Since early 2002, Shee Labs has been a group of individuals working to produce free game and media downloads. With ever-fluctuate staffing, Shee Labs continues working behind the scenes on various exciting projects for a bewildering array of areas. Shee Labs ceased to exist in September 2009.
The first in a series of programming tutorials aimed at aspiring games programmers, who have never seen code before. This tutorial introduces the programmer, the most basic programming concepts, and handles the simplest application (Hello World) in C#, C++ and J2SE (Java) as an introduction to code and development environments.
Posted by ambershee on Oct 7th, 2009 Page 2 of 8
Basic Client Side Coding.
Our instructions aren't infallible - but this is just another part of the software development process. Every programmer will make mistakes, and chances are, the code will not work as intended the first, second or even third or more times around. Sometimes we make small mistakes that are easily corrected, sometimes we make bigger mistakes, through misunderstanding or simply design flaw. Sometimes the software will behave in ways that we didn't originally intend. This is all perfectly normal and not something to necessarily worry about. Programming is an iterative process; we write code, check that it works, and if not, we fix any mistakes we may have made. If it does work as we intended, then fantastic, we can move on to the next task (and there is always a next task).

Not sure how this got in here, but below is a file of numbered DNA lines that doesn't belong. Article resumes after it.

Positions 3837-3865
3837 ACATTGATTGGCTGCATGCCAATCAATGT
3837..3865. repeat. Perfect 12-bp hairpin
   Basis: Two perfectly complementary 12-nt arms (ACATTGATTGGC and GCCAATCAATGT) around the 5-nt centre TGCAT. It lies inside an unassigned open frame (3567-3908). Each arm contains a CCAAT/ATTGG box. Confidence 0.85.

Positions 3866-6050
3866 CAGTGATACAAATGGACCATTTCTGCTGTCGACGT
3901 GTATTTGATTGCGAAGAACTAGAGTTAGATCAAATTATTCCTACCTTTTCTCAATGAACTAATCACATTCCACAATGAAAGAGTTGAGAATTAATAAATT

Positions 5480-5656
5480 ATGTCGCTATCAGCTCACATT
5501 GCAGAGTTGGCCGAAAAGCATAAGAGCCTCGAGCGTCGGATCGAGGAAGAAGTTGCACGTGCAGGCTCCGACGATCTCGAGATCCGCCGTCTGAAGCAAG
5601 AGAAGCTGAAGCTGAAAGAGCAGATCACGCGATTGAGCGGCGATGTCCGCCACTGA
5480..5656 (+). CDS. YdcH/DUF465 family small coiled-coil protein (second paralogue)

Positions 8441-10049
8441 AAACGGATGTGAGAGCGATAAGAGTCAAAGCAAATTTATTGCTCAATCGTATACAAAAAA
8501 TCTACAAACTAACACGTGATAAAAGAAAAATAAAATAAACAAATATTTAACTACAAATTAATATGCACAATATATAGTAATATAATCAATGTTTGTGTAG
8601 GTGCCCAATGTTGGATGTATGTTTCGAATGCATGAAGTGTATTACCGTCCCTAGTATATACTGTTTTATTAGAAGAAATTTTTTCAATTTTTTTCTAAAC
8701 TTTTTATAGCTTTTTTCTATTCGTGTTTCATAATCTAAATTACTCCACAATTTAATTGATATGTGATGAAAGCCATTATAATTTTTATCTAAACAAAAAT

Unfortunately, actual code doesn't look like this - what we have written is a form of 'pseudocode'; a set of instructions in an easily human readable form that could later be interpreted into functional code. The code we write instead has a number of strict conventions applied to it. We adopt these conventions in the form of a 'programming language', not entirely unlike learning and using a foreign language, but this time around aimed at communicating with your computer.
Unsurprisingly, when you write code in a programming language, you'll be writing an awful lot of algebra. Computers, and subsequently programming languages were invented for this purpose - and you'll find that you'll be making awfully good use of it when programming games too - they are no exception and there's an painful quantity of complex maths involved. Fortunately, we won't be (and don't need to be) worrying about anything like that just yet.
Since the easiest way to learn to program is by doing - let's quickly dispense with all this theory and chit-chat, and get ourselves started right away...